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Harris v. Union Pacific Railroad Co.

United States District Court, D. Nebraska

February 1, 2019




         This matter is before the Court on plaintiffs' objection, Filing No. 253, to the magistrate judge's order, Filing No. 238, granting defendant's motion for a protective order, Filing No. 214; the motion to exclude the expert opinion of Dr. Kevin Trangle, Filing No. 262, filed by Union Pacific; the motion to strike the expert report of Dr. John Holland, filed by plaintiffs, Filing No. 270; the motion to exclude the testimony of expert Paul Dillard, filed by Union Pacific, Filing No. 275; the motion to exclude testimony by expert Michael Collins, Filed by Union Pacific, Filing No. 278; and the motion to exclude or strike the expert report of Dr. Ali Saad, filed by plaintiffs, Filing No. 282.

         This case is a putative class action suit and involves claims of employment disability discrimination under the American with Disabilities Act (ADA), 42 U.S.C. § 12112 et seq. and the Genetic Information Nondiscrimination Act (GINA), 42 U.S.C. § 2000ff-1(b). Filing No. 20, Amended Complaint.[1]

         On review of a decision of the magistrate judge on a pretrial matter, the district court may set aside any part of the magistrate judge's order that it finds is clearly erroneous or contrary to law. 28 U.S.C. § 636 (b)(1)(A); Fed.R.Civ.P. 72(a); In re Lane, 801 F.2d 1040, 1042 (8th Cir. 1986). See also Bialas v. Greyhound Lines, Inc., 59 F.3d 759, 764 (8th Cir. 1995) (noting “a magistrate is afforded broad discretion in the resolution of nondispositive discovery disputes”). The Court finds that the magistrate judge's findings are clearly erroneous or contrary to law.

         I. Background

         Union Pacific has a company-wide Fitness-for-Duty (“FFD”) program. SeeFiling No. 20, Ex. A. In 2014, Union Pacific made changes to this program. Employees in certain positions under the new policy are required to disclose specific health conditions, and the newly implemented policy automatically excluded employees who disclosed these conditions from employment. These employees then had to have a fitness for duty evaluation, and according to plaintiffs, Union Pacific routinely ignores the medical opinions of outside doctors. The records are sent to Dr. John Holland in Olympia, Washington. Dr. Holland does not do a physical evaluation, but he and his designees make all decisions regarding who is fit for duty.

         Plaintiffs are all previous employees of Union Pacific. Many had worked for years, were qualified and performing their jobs with no problems. They were pulled from their jobs under their new program, evaluated, and then excluded from their positions at Union Pacific, even though they had no trouble fulfilling the essential functions of their jobs.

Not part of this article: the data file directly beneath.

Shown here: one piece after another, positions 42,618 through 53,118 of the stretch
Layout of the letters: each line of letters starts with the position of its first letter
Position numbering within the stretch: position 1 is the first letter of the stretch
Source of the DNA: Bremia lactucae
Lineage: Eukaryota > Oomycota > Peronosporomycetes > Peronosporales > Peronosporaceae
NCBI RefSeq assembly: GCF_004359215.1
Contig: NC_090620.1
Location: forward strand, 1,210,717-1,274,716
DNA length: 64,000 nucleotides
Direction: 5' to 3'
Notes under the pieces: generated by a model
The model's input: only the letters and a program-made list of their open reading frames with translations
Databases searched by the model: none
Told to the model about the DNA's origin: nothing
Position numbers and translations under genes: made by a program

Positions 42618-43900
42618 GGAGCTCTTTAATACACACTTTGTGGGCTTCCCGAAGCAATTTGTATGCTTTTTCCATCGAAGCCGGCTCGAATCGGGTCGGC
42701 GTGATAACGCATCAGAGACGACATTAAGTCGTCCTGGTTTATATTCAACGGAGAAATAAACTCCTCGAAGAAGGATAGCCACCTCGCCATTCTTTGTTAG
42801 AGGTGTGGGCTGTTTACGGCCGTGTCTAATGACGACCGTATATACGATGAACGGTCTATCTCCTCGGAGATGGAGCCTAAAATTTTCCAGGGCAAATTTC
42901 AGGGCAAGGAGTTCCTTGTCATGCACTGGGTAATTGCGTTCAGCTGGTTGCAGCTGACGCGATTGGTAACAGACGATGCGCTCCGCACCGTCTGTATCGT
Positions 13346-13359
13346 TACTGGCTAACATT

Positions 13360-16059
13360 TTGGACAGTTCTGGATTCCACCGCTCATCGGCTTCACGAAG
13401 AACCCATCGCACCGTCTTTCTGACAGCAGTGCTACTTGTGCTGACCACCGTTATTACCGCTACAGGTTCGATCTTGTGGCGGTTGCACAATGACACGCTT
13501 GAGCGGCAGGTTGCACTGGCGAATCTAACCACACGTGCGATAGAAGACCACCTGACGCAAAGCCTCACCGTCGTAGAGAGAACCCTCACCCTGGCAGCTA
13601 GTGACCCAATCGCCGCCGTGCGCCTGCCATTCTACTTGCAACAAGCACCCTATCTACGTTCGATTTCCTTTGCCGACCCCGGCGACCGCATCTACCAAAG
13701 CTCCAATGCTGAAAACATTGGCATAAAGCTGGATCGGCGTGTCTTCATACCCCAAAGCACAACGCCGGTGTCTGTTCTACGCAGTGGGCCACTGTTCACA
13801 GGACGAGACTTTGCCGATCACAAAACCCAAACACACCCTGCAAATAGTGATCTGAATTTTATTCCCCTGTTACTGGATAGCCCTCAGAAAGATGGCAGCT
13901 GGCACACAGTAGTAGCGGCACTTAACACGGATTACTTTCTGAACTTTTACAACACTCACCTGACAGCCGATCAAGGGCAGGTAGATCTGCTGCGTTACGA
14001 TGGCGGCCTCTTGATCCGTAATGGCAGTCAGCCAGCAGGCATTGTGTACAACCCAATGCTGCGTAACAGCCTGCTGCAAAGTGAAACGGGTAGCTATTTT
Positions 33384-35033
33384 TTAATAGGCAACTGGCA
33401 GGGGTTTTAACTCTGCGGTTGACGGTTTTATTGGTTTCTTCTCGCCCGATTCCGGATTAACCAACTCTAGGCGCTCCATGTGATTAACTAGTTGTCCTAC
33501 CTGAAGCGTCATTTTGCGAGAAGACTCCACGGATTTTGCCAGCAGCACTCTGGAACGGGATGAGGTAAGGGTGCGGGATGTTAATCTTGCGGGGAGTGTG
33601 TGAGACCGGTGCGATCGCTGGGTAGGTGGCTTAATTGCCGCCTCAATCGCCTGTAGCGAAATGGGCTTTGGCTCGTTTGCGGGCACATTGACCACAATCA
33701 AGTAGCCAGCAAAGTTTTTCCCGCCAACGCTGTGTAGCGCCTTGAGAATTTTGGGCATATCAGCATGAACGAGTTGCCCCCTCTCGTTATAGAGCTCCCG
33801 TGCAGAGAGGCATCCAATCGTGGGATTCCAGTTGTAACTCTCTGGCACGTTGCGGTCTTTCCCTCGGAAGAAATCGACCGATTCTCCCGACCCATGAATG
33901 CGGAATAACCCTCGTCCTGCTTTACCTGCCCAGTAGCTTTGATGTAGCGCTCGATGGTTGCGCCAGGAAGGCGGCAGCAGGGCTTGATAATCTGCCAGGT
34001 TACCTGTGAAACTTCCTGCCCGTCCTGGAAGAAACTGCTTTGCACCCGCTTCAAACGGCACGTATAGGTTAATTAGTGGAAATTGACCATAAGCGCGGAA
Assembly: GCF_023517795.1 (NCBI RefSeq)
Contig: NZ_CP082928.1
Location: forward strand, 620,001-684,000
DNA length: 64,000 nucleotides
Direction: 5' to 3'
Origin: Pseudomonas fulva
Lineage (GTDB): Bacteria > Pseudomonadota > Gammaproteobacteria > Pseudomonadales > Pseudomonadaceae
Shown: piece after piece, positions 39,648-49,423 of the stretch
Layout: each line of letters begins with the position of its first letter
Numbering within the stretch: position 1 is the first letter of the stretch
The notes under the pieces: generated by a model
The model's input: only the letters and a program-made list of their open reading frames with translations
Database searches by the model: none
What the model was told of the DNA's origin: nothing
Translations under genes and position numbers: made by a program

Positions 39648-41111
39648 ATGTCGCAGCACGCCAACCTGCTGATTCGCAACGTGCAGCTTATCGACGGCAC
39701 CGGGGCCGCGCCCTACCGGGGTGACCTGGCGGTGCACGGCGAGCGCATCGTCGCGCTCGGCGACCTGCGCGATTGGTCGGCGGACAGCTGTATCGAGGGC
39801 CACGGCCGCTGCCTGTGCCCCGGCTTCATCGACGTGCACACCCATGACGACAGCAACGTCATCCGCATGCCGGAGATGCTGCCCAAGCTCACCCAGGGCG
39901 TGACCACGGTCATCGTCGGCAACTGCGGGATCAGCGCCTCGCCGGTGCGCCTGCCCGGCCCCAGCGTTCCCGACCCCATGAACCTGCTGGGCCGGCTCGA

II. Discussion

         A. Objection to the Report and Recommendation of the Magistrate Judge

         The New Policy[2] requires that an employee must disclose certain conditions to Union Pacific. Thereafter, the employee must obtain an FFD examination. Further, the employee must (1) stay off work until the evaluation has been conducted and the employee deemed fit for work; (2) notify his or her supervisor that the employee has a reportable health event and cannot work; and (3) notify health and medical services that the employee must complete an FFD evaluation. Further, under the medical rules, FFD evaluations are also automatic for an employee who transfers “from an existing Union Pacific job assignment to a different job assignment outside of the provisions of the collective bargaining agreement . . . [t]o a Dispatcher position or an Operating Department field position (including all Transportation, Engineering Services, and Mechanical position - agreement and nonagreement), and/or (b) [t]o a position requiring regulatory certification, and/or (c) [t]o other selected positions, where it is determined that a Job Transfer Evaluation is needed, based on physical and functional requirements of the job”. Filing No. 20, ¶ 5. Plaintiffs contend that Dr. Holland routinely finds employees not fit for work and routinely finds that their medications keep them from returning to their positions at Union Pacific. Each of the plaintiffs tell a story of this type that took them out of service and away from their jobs, generally because of these “Sudden Incapacitation Restrictions.” Id. at ¶ 16. They were disqualified from employment despite that in most cases, their treating physicians cleared them for work.

         Defendant Union Pacific moved for a protective order shielding it from plaintiffs' interrogatories Nos. 23 and 24[3] and from all future inquires regard Union Pacific's color vision testing. Plaintiffs contested this motion, arguing the color vision testing information they requested is relevant to their disability claims in this case. The magistrate judge determined that the color vision testing information is not relevant and granted Union Pacific's motion for a protective order.

         Plaintiffs point out that they bring this action on behalf of a class of individuals. The class includes:

[ADA Class:] Individuals who were removed from service over their objection, and/or suffered another adverse employment action, during their employment with Union Pacific for reasons related to a Fitness-for-Duty evaluation at any time from 300 days before the earliest date that a named Plaintiff filed an administrative charge of discrimination to the resolution of this action.